That means the new OTRI can investigate security and privacy issues, but there’s some question as to what else it can do beyond issuing reports. And as the Washington Post notes, the FTC is facing a potential turf war with the Federal Communications Commission over “net neutrality” and related privacy issues.
This might be a “doing something” worth the doing.
Hamish Barwick reports:
The NSW Information and Privacy Commission (IPC) has unveiled an e-learning portal to help organisations in the state deal with privacy complaint handling and other privacy issues.
The e-learning portal is free and currently provides access to two e-learning modules- privacy complaint handling and Government Information Public Access (GIPA) Act: Access training for decision makers.
Read more on Computerworld.
[Register here: http://www.ipc.nsw.gov.au/e-learning
It would be a worthless law.
Should Governments Ban Ballot Selfies?
Would Hitler have wanted people to post who they voted for? Would Benito Mussolini have tweeted photos with voters? Would Francisco Franco have Instagrammed a ballot with a check next to his name? These are the questions I was asking myself after listening to a recent NPR story on the controversy brewing around “ballot selfies.”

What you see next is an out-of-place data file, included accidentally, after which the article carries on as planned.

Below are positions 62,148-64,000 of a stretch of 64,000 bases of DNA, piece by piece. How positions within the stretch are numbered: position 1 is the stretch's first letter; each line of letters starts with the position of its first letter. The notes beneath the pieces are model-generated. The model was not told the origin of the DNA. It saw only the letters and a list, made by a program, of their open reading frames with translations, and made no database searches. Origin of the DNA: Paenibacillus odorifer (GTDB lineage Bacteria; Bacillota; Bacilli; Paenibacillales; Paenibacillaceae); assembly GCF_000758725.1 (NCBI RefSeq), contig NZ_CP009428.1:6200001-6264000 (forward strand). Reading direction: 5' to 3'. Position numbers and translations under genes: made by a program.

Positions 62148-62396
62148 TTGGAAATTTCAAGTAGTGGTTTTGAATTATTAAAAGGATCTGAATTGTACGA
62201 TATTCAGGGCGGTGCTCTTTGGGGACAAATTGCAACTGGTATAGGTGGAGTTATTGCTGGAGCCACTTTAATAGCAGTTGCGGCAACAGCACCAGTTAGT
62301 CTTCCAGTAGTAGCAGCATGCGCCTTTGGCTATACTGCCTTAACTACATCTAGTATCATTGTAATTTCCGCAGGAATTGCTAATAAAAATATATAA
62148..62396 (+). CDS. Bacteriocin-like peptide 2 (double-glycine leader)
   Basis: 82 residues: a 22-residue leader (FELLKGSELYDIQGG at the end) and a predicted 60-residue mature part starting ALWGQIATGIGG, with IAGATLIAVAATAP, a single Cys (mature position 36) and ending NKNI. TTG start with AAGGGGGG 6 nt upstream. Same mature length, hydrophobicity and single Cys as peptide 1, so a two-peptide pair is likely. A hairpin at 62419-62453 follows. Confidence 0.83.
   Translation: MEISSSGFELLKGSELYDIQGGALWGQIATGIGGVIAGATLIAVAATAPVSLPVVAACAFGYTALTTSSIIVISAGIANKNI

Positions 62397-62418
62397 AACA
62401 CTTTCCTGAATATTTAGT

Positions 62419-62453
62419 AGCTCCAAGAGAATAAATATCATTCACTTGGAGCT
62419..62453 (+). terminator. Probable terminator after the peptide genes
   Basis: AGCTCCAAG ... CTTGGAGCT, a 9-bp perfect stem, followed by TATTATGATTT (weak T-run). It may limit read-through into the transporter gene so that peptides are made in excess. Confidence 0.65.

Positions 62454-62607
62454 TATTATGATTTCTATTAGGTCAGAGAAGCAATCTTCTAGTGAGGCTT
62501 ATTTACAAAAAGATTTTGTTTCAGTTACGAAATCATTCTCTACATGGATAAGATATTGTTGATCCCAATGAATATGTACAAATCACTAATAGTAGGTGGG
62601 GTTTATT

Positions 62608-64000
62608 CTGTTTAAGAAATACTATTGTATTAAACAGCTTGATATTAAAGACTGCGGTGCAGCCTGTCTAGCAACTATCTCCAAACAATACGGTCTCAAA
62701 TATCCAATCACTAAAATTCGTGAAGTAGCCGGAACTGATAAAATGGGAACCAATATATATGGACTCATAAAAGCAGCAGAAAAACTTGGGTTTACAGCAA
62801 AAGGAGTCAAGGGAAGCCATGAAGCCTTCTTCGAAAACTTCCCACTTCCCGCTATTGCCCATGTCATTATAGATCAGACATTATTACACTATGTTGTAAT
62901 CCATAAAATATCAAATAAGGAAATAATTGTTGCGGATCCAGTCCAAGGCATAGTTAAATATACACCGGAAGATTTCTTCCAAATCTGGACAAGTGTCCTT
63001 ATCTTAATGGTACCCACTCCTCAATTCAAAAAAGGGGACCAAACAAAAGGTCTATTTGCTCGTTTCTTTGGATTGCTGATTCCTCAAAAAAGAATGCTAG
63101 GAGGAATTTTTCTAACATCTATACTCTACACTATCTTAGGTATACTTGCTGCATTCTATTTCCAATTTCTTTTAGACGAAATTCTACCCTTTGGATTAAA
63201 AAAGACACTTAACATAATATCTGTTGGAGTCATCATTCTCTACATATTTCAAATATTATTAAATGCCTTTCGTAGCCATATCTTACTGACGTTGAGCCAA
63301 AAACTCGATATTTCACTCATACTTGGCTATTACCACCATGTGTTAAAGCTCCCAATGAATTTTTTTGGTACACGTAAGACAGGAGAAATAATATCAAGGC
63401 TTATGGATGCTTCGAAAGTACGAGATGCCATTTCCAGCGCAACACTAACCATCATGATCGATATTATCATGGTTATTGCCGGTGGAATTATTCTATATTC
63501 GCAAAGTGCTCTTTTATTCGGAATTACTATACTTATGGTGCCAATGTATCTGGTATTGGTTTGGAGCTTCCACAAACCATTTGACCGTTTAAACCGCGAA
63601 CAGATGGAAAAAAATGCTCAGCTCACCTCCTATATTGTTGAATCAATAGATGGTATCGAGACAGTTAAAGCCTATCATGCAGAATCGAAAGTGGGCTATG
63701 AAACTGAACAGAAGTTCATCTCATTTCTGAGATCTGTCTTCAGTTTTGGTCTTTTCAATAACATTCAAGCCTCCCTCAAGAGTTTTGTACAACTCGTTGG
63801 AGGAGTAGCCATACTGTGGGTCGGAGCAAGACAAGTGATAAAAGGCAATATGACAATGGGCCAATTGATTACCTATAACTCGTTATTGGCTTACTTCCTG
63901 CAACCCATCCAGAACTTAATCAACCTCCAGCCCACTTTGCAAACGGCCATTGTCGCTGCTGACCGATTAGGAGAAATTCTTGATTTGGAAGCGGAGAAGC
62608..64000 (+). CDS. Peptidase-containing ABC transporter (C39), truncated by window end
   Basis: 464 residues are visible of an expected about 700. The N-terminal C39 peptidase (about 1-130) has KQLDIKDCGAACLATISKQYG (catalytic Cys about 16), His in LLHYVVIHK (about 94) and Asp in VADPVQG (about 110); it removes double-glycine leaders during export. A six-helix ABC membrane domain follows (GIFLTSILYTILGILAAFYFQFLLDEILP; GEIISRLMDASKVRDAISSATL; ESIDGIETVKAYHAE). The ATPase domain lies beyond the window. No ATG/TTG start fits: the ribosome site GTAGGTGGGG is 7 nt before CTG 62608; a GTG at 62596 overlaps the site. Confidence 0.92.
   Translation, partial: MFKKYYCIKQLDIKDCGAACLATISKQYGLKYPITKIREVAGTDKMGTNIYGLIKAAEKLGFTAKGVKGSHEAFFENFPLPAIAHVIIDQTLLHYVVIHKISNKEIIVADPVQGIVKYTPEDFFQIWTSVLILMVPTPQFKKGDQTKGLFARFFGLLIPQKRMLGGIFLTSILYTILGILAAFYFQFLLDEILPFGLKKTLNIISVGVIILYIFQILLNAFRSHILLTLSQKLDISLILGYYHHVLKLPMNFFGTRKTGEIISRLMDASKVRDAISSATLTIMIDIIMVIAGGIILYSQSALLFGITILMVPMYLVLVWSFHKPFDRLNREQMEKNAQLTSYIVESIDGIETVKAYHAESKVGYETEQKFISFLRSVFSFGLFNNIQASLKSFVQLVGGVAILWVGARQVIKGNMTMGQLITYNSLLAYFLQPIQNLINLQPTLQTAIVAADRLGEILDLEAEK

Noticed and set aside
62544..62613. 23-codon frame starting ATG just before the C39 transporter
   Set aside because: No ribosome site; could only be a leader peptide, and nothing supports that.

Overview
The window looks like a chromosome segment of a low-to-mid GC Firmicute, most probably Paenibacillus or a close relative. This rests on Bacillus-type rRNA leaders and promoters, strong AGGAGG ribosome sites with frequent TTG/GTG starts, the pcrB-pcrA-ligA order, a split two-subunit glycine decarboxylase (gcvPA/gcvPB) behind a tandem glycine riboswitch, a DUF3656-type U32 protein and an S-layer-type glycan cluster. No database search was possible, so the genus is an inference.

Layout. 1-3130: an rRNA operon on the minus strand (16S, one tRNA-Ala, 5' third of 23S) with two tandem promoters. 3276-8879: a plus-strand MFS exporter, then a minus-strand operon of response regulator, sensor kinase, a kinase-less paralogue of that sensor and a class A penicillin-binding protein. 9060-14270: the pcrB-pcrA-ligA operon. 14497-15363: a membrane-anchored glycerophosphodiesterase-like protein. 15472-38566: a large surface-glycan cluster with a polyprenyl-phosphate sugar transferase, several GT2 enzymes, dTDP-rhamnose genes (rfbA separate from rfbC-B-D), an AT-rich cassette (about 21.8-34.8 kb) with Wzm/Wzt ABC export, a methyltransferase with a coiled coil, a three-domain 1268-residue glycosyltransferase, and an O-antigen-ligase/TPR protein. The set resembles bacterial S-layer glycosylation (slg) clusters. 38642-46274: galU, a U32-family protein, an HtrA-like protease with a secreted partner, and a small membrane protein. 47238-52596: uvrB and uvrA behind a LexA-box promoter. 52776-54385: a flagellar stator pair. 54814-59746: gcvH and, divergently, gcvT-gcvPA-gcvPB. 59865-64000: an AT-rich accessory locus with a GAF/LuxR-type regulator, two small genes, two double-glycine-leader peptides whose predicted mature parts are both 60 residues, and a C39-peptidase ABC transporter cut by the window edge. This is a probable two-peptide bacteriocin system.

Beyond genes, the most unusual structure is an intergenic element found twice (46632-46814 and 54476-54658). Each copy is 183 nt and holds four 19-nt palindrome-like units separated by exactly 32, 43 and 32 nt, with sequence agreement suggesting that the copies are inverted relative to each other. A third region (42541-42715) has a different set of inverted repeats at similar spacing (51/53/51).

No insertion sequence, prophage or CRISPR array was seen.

For my Computer Security students.
Cybersecurity and Information Sharing: Legal Challenges and Solutions
CRS – Cybersecurity and Information Sharing: Legal Challenges and Solutions. Andrew Nolan, Legislative Attorney. March 16, 2015.
… While considerable debate exists with regard to the best strategies for protecting America’s various cyber-systems and promoting cybersecurity, one point of general agreement amongst cyber-analysts is the perceived need for enhanced and timely exchange of cyber-threat intelligence both within the private sector and between the private sector and the government.
… this report examines the various legal issues that arise with respect to the sharing of cybersecurity intelligence, with a special focus on two distinct concepts: (1) sharing of cyber-information within the government’s possession and (2) sharing of cyber-information within the possession of the private sector.
With regard to cyber-intelligence that is possessed by the federal government, the legal landscape is relatively clear: ample legal authority exists for the Department of Homeland Security (DHS) to serve as the central repository and distributor of cyber-intelligence for the federal government. Nonetheless, the legal authorities that do exist often overlap, perhaps resulting in confusion as to which of the multiple sub-agencies within DHS or even outside of DHS should be leading efforts on the distribution of cyber-information within the government and with the public.